Jim Shore’s recently made some observations about projects and products, James Shore: Successful Software.
Rather than thinking in terms of projects, I’ve come to prefer thinking about products and releases. Rather than talking about the project I’m working on and the tasks it involves, I’ll talk about the product and how it’s valuable. Rather than talking about deadlines, I’ll talk about releases.
I doubt companies will ever stop using the word “project”. I’ll play along. But when somebody says “project” and “deadline”, I’ll think “product” and “release”.
I like what he has to say about the lifecycle of software products: the initial release is often the start of the path rather than the end. I take a slightly different view than Jim on the choice of vocabulary (though I am tainted by ). My team works on a particular product. We release every two weeks. My business users, however, view large institutional changes as projects. For example, we’ve spent much of the last year working to bring about a big change in how information flows through the business. We’ve released useful pieces at least every 4 weeks. We released the bulk of the work months ago, and the business has been tweaking pieces of it since then.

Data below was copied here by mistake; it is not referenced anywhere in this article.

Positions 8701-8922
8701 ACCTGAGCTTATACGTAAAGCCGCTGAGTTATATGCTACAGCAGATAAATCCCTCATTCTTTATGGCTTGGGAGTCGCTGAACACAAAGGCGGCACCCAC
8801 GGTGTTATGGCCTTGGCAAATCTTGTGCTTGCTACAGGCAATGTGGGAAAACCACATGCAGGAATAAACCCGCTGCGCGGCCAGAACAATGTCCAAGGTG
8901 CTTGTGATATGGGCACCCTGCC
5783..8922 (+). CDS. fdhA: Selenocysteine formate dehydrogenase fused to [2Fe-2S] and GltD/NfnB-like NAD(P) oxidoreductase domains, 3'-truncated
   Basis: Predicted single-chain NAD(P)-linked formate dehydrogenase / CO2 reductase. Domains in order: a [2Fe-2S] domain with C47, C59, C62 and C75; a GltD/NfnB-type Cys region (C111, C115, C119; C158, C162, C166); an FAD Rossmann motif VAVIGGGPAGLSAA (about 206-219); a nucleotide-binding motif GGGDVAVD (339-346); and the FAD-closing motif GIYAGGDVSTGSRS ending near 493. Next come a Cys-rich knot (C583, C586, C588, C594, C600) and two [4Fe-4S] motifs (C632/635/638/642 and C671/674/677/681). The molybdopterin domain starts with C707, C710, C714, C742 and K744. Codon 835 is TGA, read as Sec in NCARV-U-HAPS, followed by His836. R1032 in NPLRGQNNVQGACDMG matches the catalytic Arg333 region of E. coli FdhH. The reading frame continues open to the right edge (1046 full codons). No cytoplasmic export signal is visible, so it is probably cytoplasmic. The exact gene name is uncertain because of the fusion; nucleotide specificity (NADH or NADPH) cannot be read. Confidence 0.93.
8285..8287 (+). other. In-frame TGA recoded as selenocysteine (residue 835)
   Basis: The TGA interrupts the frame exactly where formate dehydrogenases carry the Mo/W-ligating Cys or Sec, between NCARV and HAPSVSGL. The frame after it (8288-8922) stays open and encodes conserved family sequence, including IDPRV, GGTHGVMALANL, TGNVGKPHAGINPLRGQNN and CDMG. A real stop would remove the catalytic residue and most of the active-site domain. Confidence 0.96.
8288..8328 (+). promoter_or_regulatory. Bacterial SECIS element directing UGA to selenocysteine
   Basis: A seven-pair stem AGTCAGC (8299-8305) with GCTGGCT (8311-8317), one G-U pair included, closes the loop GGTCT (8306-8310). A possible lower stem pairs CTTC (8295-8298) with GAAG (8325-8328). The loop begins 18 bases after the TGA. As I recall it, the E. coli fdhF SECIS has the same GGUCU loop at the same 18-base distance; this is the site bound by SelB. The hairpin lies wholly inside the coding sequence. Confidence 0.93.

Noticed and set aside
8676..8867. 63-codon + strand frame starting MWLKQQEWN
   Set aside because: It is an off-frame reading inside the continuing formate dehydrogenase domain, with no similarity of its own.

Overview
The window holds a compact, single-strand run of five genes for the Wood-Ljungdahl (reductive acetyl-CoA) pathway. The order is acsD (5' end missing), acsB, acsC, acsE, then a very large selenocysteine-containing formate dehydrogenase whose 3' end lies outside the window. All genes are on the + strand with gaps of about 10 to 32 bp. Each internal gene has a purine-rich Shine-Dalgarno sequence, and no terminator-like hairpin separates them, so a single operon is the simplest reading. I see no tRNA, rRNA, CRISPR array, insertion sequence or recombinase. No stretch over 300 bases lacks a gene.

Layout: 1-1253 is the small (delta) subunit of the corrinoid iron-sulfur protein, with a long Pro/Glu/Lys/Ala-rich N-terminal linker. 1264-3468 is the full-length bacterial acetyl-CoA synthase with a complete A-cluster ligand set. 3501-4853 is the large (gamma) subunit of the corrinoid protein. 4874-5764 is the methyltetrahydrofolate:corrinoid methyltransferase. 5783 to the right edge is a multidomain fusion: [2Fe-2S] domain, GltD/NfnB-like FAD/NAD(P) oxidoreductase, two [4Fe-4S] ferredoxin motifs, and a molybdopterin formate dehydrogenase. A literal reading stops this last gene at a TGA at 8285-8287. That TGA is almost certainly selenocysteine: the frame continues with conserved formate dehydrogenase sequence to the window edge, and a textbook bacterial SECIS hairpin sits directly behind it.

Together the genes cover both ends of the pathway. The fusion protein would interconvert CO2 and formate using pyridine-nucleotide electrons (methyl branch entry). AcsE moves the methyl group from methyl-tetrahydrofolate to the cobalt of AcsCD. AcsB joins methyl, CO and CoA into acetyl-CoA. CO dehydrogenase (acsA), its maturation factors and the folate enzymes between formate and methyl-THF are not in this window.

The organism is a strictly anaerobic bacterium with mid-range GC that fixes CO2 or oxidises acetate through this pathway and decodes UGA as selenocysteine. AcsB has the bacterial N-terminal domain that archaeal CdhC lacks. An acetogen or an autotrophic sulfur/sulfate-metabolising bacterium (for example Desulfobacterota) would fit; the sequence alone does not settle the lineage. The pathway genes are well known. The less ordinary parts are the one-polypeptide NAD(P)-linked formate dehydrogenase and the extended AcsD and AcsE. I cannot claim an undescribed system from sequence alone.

The overall project is done. Another project iteration has begun. We’ve started and completed dozens of small projects during that time, and a few medium sized ones as well. All of these are improvements to the same product, and delivered using our release cycle.
Another influence in my use of the term project is the work of David Allen. His definition of a project (from Getting Things Done) is anything that takes two or more steps to complete. Using that definition, just about anything from a bug fix through a multi-year improvement to a product is deemed a project.
For working with others, I find that the business definition of project meets what most people expect and I find I can apply it well to my product and make progress toward the project through releases. For organizing my personal work, the GTD concept of project is flexible enough to handle the various things that come up.